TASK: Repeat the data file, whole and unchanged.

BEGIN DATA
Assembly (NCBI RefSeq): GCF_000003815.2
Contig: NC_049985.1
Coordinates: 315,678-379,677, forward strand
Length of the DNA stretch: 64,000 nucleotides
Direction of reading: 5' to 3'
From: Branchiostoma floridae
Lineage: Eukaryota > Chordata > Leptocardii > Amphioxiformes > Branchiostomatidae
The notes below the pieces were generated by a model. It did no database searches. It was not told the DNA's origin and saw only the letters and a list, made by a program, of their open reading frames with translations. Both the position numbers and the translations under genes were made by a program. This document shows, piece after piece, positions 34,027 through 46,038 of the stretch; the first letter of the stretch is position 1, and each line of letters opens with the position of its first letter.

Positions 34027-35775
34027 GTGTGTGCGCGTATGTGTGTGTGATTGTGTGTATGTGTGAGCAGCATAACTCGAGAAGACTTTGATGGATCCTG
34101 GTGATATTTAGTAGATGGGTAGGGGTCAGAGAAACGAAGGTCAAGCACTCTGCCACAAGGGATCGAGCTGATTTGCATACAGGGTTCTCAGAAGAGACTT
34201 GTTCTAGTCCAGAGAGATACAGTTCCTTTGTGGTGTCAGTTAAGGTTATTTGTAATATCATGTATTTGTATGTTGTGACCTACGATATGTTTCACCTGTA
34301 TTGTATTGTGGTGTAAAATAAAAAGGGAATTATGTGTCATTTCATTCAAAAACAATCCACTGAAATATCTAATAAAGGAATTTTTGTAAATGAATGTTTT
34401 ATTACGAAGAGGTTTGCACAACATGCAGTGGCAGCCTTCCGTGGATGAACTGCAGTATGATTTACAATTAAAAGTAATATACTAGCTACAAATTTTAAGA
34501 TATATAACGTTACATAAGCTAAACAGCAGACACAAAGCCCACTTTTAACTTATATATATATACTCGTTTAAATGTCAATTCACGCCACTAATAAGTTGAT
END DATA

Assembly (NCBI RefSeq): GCF_000003815.2
Contig: NC_049985.1
Coordinates: 315,678-379,677, forward strand
Length of the DNA stretch: 64,000 nucleotides
Direction of reading: 5' to 3'
From: Branchiostoma floridae
Lineage: Eukaryota > Chordata > Leptocardii > Amphioxiformes > Branchiostomatidae
The notes below the pieces were generated by a model. It did no database searches. It was not told the DNA's origin and saw only the letters and a list, made by a program, of their open reading frames with translations. Both the position numbers and the translations under genes were made by a program. This document shows, piece after piece, positions 34,027 through 46,038 of the stretch; the first letter of the stretch is position 1, and each line of letters opens with the position of its first letter.

Positions 34027-35775
34027 GTGTGTGCGCGTATGTGTGTGTGATTGTGTGTATGTGTGAGCAGCATAACTCGAGAAGACTTTGATGGATCCTG
34101 GTGATATTTAGTAGATGGGTAGGGGTCAGAGAAACGAAGGTCAAGCACTCTGCCACAAGGGATCGAGCTGATTTGCATACAGGGTTCTCAGAAGAGACTT
34201 GTTCTAGTCCAGAGAGATACAGTTCCTTTGTGGTGTCAGTTAAGGTTATTTGTAATATCATGTATTTGTATGTTGTGACCTACGATATGTTTCACCTGTA
34301 TTGTATTGTGGTGTAAAATAAAAAGGGAATTATGTGTCATTTCATTCAAAAACAATCCACTGAAATATCTAATAAAGGAATTTTTGTAAATGAATGTTTT
34401 ATTACGAAGAGGTTTGCACAACATGCAGTGGCAGCCTTCCGTGGATGAACTGCAGTATGATTTACAATTAAAAGTAATATACTAGCTACAAATTTTAAGA
34501 TATATAACGTTACATAAGCTAAACAGCAGACACAAAGCCCACTTTTAACTTATATATATATACTCGTTTAAATGTCAATTCACGCCACTAATAAGTTGAT